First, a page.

In the mid-'80s, a few Floridian outcasts transformed their love of extreme, foreboding music into a fresh art form: death metal. Pushing traditional heavy metal techniques into awe-inspiring new territory, Morbid Angel, Death, Obituary and Deicide led the charge with blitzkrieg blast beats, gut-wrenching howls and atonal guitar solos. Most importantly, these death metal pioneers provided a swampy, sludgy, Southern counterbalance to the L.A. thrash of Slayer and the NY necromania of Cannibal Corpse, even as they rejected Christianity, celebrated Satanism and occultism, and brought Sumerian mythology and Lovecraftian horror to wider audiences.
Since 1984, Morbid Angel's eight studio albums and two live records have earned legendary status, even notching a few industry-leading superlatives. (Soundscan claims that 1993's Covenant is the best-selling death metal album of all time.) Lead guitarist and band founder Trey Azagthoth, meanwhile, is routinely held up as the most talented death metal guitarist of all time. But according to bassist and vocalist Steve Tucker, who spent several seminal years in Morbid Angel (from 1997 and 2004, returning to the fold in 2015), today's version of the band – him, Azagthoth, new drummer Scott Fuller and new guitarist Dan Vadim Von – is its best yet.
Orlando Weekly: How excited are you guys to kick off this 2017 tour in Orlando?
Steve Tucker: We're all excited. For Trey and I, this is the first time we've played together live in more than 10 years. And there are two new members of Morbid Angel who are probably excited to step onstage in their own ways. The package is really good, too – we're taking out three other important bands [Suffocation, Revocation and Withered]. So there will be three or four hours of great music every night.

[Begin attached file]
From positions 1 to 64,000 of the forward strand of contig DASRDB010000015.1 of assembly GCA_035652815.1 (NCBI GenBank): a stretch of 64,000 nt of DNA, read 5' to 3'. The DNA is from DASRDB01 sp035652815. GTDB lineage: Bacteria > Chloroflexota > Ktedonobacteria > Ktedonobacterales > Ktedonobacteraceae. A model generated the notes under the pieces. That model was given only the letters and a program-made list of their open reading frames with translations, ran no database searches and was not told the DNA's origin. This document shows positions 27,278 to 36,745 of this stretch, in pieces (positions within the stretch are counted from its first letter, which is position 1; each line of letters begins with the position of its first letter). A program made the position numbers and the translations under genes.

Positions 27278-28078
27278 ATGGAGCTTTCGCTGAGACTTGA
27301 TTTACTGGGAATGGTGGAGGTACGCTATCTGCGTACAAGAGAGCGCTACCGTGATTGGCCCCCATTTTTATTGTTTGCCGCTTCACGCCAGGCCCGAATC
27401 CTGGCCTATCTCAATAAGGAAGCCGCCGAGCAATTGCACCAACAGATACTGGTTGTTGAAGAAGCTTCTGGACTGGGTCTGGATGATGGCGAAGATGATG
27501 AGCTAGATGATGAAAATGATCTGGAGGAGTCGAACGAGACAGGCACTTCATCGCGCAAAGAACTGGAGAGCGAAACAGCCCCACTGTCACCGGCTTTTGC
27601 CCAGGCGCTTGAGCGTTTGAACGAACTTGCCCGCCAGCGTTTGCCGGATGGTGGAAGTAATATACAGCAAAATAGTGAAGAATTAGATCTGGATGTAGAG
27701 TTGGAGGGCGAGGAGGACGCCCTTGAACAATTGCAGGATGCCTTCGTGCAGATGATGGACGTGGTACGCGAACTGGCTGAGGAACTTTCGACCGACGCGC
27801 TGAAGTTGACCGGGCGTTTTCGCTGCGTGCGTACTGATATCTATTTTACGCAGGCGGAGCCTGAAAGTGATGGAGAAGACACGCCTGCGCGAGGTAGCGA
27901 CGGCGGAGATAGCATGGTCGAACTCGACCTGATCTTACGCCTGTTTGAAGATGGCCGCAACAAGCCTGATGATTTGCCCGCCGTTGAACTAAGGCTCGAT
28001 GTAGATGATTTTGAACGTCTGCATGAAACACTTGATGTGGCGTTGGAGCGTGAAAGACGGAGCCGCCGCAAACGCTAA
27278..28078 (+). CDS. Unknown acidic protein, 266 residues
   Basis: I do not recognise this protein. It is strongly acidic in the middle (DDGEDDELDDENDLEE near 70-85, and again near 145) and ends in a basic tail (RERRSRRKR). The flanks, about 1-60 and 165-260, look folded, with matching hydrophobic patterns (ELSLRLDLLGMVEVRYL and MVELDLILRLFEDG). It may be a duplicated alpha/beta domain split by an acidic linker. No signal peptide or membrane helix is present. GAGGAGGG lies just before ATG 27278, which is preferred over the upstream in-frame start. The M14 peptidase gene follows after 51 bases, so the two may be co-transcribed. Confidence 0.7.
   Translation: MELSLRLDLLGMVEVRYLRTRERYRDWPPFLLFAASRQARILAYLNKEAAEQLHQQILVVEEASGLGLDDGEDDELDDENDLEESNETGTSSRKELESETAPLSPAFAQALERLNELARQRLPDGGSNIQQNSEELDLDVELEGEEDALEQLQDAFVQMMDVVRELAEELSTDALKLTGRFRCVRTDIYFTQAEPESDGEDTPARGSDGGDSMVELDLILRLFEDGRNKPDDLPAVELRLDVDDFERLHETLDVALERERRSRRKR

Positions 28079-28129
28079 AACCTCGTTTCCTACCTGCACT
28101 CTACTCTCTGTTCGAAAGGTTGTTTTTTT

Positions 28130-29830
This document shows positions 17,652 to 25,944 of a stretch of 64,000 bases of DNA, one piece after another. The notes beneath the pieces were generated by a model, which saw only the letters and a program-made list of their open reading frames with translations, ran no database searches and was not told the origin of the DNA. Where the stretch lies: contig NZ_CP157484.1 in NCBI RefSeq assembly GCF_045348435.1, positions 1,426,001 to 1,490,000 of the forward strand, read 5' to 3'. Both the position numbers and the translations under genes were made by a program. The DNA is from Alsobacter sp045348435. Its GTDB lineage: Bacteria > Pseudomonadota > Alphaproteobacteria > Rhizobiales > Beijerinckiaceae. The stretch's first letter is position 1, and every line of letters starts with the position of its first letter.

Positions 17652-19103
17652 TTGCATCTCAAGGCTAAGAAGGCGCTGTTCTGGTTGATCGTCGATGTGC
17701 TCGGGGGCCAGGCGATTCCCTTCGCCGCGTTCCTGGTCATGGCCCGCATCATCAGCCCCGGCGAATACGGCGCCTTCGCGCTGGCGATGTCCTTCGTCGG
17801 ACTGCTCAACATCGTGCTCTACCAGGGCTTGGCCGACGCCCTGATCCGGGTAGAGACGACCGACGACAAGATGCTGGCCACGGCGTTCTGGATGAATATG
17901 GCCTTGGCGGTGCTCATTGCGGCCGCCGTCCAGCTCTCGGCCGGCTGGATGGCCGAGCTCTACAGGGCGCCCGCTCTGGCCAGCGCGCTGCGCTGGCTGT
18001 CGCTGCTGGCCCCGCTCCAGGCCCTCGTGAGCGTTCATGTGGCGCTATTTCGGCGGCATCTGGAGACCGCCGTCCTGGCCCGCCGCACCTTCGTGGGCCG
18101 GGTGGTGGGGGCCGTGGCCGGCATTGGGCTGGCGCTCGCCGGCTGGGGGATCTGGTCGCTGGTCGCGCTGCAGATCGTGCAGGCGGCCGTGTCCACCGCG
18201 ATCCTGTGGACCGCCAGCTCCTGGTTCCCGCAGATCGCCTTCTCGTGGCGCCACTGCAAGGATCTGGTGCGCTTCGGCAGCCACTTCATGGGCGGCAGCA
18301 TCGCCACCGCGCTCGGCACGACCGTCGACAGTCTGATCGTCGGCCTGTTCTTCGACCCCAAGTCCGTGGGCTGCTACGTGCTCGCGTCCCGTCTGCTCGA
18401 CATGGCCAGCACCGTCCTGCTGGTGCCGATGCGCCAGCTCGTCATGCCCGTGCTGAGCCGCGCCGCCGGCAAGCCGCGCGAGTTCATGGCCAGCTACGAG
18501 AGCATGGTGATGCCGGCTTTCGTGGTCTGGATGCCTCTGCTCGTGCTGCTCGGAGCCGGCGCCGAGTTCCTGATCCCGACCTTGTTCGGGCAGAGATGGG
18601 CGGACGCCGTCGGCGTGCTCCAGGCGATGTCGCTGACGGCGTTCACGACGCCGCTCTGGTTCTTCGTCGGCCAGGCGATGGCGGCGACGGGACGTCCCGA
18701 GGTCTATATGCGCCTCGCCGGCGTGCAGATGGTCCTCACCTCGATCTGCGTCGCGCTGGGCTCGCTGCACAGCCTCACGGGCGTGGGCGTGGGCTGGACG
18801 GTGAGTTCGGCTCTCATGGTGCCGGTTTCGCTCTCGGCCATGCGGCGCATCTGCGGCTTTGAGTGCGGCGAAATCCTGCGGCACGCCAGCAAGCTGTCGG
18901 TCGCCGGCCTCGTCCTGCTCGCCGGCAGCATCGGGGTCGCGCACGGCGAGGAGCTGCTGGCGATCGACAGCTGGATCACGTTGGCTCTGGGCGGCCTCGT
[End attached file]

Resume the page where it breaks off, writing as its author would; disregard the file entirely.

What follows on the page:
You and Trey have been working on a new studio album, Morbid Angel's first in six years. Will the new music be featured in the live set?
Probably one or two new songs; the album's almost done, but we don't want to put out too much with YouTube putting it up the next day. The setlist will be different, too – in the past, we've covered all of Morbid Angel's discography, but this time we went with the discography between Trey and I. I'm really excited about the fact that every song we play is a song I was a part of. There are some Morbid Angel classics that aren't there, but we made our own classics.
After 10 years away from the band, do you think death metal has changed drastically, either because of or in spite of Morbid Angel's influence?
Death metal has definitely broadened, expanding in some ways but homing in on the subgenre idea in others. Morbid's always been a diverse band, and I myself prefer diversity in the music. But things are so itemized now. Back in the day, you were a death metal band or a black metal band; now there's slam death metal and technical death metal, grindcore and death-doom. The internet has fueled a lot of that, but it's helped these crazy talented musicians take a shortcut. Guys can pull up YouTube videos to learn techniques that used to take us a decade to master.
You grew up in Cincinnati but spent years living in Florida with Morbid Angel. What made the state such fertile ground for early death metal?
Some of the best heavy metal that happened in the last 30 years came from Florida. And as soon as I moved here, I understood it – you get a muggy, nasty Florida night, and you see where all that sludgy, creepy music comes from.